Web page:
What gives me a real “future buzz” are the things that haven’t been science fiction tropes for decades. Like electric cigarettes. The whole idea weirds me out. And if someone had told me in the 2000 that my friends would be smoking electronic cigarettes in 2012, I’d have told them they were full of it. At first I only saw them advertised on torrent trackers and the like, advertised along with penis enlargement pills and services that would connect me with “adult friends.” I thought electronic cigarettes were just a scam. But now I regularly see people I know smoking them.
Electric cigarettes seem like a true novelty. More so than quantum teleportation or iPhones or the Large Hadron Collider, electronic cigarettes make me feel like I’m living in the future.
The thing is electronic cigarettes are actually pretty low tech. According to sources cited by Wikipedia, the first electronic cigarette was invented back in the 60s but never commercialized. I can imagine them showing up in ads in the back of comic books, along side x-ray specs, the 60s equivalent of advertising on torrent sites. It apparently took until 2000 for someone else to take the idea seriously. Realistically the 60s version would probably have been much larger, and I’m not sure the components would have been cheap enough in the 60s to make it economical and you wouldn’t be able to charge it over USB. But we’re just talking about freebasing drugs here, not quantum teleportation.
For a while now, I’ve been collecting images and things that seem to approach a new aesthetic of the future, which sounds more portentous than I mean. What I mean is that we’ve got frustrated with the NASA extropianism space-future, the failure of jetpacks, and we need to see the technologies we actually have with a new wonder. Consider this a mood-board for unknown products.
Bruce Sterling described it as sort of an antidote to atemporality.
Matt “Black Belt” Jones wrote this in response, proposing “sensor vernacular” as the new future vibe:
I guess – like NASA imagery – it doesn’t acquire that whiff-of-nostalgia-for-a-lost-future if you don’t remember it from the first time round. For a while, anyway. […]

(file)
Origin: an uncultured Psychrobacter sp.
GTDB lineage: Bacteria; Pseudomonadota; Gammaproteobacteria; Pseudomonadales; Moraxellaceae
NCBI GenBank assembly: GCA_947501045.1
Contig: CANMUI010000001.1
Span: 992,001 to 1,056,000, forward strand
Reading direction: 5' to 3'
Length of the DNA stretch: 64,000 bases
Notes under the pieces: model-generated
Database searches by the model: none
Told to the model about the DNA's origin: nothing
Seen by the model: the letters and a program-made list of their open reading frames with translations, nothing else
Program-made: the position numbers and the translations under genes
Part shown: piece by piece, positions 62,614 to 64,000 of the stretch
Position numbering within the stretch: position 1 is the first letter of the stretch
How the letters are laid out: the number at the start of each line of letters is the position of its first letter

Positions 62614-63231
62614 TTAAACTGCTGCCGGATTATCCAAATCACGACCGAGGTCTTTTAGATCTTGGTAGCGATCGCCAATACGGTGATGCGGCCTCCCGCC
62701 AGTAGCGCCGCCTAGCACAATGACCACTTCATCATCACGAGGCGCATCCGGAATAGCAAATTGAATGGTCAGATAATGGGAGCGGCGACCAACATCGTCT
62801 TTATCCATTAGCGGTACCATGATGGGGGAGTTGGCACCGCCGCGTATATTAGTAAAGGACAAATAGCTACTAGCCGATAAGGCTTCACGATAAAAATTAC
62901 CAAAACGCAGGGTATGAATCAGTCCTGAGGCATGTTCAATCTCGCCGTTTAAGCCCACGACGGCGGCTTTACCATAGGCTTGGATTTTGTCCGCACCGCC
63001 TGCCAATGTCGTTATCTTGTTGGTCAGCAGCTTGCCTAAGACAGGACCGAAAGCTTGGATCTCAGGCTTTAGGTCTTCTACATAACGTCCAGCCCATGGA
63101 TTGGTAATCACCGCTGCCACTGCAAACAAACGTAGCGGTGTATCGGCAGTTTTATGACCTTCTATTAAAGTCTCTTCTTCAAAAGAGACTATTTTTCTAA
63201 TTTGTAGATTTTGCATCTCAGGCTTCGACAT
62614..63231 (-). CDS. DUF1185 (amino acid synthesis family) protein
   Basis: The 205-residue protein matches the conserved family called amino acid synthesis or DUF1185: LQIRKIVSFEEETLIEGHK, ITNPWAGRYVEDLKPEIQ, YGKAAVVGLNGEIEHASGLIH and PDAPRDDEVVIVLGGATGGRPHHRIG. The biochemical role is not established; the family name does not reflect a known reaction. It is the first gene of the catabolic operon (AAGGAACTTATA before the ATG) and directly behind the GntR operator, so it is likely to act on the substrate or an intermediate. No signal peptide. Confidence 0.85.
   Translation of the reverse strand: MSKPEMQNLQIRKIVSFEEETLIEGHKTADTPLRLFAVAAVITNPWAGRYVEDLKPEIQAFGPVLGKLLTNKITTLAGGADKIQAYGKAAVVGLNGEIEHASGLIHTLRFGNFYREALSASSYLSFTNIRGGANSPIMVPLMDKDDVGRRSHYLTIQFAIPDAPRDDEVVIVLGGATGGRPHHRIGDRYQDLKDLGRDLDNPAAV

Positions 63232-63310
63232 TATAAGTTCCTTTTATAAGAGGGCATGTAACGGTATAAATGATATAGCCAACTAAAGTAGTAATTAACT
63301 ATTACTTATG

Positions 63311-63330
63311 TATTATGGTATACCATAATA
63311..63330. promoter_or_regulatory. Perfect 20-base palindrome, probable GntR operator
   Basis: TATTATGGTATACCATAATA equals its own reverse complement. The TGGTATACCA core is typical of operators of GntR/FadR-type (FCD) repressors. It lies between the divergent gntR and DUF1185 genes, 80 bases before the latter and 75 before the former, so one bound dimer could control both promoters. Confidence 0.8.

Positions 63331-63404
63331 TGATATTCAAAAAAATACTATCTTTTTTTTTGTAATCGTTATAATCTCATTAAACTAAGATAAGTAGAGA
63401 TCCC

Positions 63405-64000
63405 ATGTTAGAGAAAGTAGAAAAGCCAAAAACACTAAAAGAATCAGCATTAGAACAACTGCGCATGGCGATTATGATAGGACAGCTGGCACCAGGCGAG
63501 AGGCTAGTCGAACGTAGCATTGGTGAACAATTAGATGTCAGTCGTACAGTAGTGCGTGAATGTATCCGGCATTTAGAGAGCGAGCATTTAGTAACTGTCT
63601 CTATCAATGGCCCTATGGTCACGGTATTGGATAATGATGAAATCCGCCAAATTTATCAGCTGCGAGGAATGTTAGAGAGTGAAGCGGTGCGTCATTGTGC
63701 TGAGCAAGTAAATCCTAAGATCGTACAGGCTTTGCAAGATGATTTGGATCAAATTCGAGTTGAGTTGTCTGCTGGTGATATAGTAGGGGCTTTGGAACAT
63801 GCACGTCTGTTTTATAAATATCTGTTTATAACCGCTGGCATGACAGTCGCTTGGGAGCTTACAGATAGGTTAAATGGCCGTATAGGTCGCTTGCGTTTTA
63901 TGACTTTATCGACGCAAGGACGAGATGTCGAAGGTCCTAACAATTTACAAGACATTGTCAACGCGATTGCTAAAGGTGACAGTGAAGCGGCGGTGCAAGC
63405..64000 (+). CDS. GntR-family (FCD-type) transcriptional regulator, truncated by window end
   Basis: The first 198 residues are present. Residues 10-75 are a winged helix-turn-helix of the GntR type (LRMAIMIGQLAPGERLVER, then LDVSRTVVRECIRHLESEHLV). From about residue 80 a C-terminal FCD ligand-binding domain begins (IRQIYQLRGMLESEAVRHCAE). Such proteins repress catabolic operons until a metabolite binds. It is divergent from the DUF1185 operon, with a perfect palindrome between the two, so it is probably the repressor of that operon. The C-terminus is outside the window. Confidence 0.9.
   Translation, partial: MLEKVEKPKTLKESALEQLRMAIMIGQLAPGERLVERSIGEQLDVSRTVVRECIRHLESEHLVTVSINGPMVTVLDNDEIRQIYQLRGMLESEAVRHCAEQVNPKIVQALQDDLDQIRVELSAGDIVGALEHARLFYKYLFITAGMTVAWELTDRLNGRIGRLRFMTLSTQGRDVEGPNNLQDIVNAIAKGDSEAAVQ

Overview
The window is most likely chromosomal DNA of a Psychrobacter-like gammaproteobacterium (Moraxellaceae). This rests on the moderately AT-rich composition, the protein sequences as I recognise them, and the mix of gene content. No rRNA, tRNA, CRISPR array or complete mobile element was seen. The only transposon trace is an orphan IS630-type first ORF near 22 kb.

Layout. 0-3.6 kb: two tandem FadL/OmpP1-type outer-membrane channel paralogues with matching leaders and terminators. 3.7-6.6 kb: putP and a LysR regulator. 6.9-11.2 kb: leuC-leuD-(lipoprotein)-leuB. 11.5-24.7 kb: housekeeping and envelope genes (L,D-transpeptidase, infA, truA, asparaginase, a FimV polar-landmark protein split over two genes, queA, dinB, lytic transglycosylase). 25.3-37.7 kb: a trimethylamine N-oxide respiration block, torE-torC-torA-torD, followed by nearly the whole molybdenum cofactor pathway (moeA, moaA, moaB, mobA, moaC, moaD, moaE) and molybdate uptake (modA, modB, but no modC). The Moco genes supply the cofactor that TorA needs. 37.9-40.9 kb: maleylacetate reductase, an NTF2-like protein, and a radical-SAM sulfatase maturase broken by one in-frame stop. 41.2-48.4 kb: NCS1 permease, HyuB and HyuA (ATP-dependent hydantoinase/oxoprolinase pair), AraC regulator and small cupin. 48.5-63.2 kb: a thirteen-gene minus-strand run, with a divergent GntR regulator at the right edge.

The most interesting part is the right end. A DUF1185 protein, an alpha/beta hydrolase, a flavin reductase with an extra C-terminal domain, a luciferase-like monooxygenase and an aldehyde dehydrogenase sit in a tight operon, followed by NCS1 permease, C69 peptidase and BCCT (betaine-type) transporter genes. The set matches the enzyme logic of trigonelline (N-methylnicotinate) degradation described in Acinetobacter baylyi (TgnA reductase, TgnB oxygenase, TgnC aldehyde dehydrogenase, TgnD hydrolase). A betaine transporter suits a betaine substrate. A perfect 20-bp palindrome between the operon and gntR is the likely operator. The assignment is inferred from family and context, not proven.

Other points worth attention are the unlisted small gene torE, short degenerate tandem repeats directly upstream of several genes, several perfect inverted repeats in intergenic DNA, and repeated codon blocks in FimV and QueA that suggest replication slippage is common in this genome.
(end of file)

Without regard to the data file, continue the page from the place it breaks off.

There’s both a nowness and nextness to Sensor-Vernacular.
I think my attraction to it – what ever it is – is that these signals are hints that the hangover of 10 years of ‘war-on-terror’ funding into defense and surveillance technology (where after all the advances in computer vision and relative-cheapness of devices like the Kinect came from) might get turned into an exuberant party.
I like Bridle’s stuff, but it’s hard for me to feel like it’s a truly new aesthetic. The fashion bits look like electro revival scene style from the 00s that continue to be popular today, which is itself a revival of 80s electro, hip-hop and synthpop. And 8-bit already got a revival in the 90s and 00s, and of course that was all 80s nostalgia. Glitch still felt vital in the early 00s, but it’s by now passe (and it was all probably predated by Amiga stuff anyway). A lot of this stuff Bridle is rounding up still feels like retrofuturism rather than something new. We’ve had steampunk and dieselpunk and atompunk, so now it’s pixelpunk. We’re about to hit full circle and have retro-cyberpunk complete with VR headsets and Power Gloves.
And as to sensor vernacular, does that feel like “the Future”? Not to me. This machine vision stuff has been coming to us for a long time, with Terminator, Predator, Until the End of the World, etc. We’ve seen visions of the future where computers triggered by sensors, voice driven computers, unmanned aircraft for decades now. So now we’re seeing augmented reality, we’re seeing Kinect, we’re seeing Geoloqi and the Internet of Things, and yes it all feels very “now” but it doesn’t feel that much like the future because it’s just taking too long for technology to catch up to our imaginations. Kinect and Siri just aren’t Kit or HAL.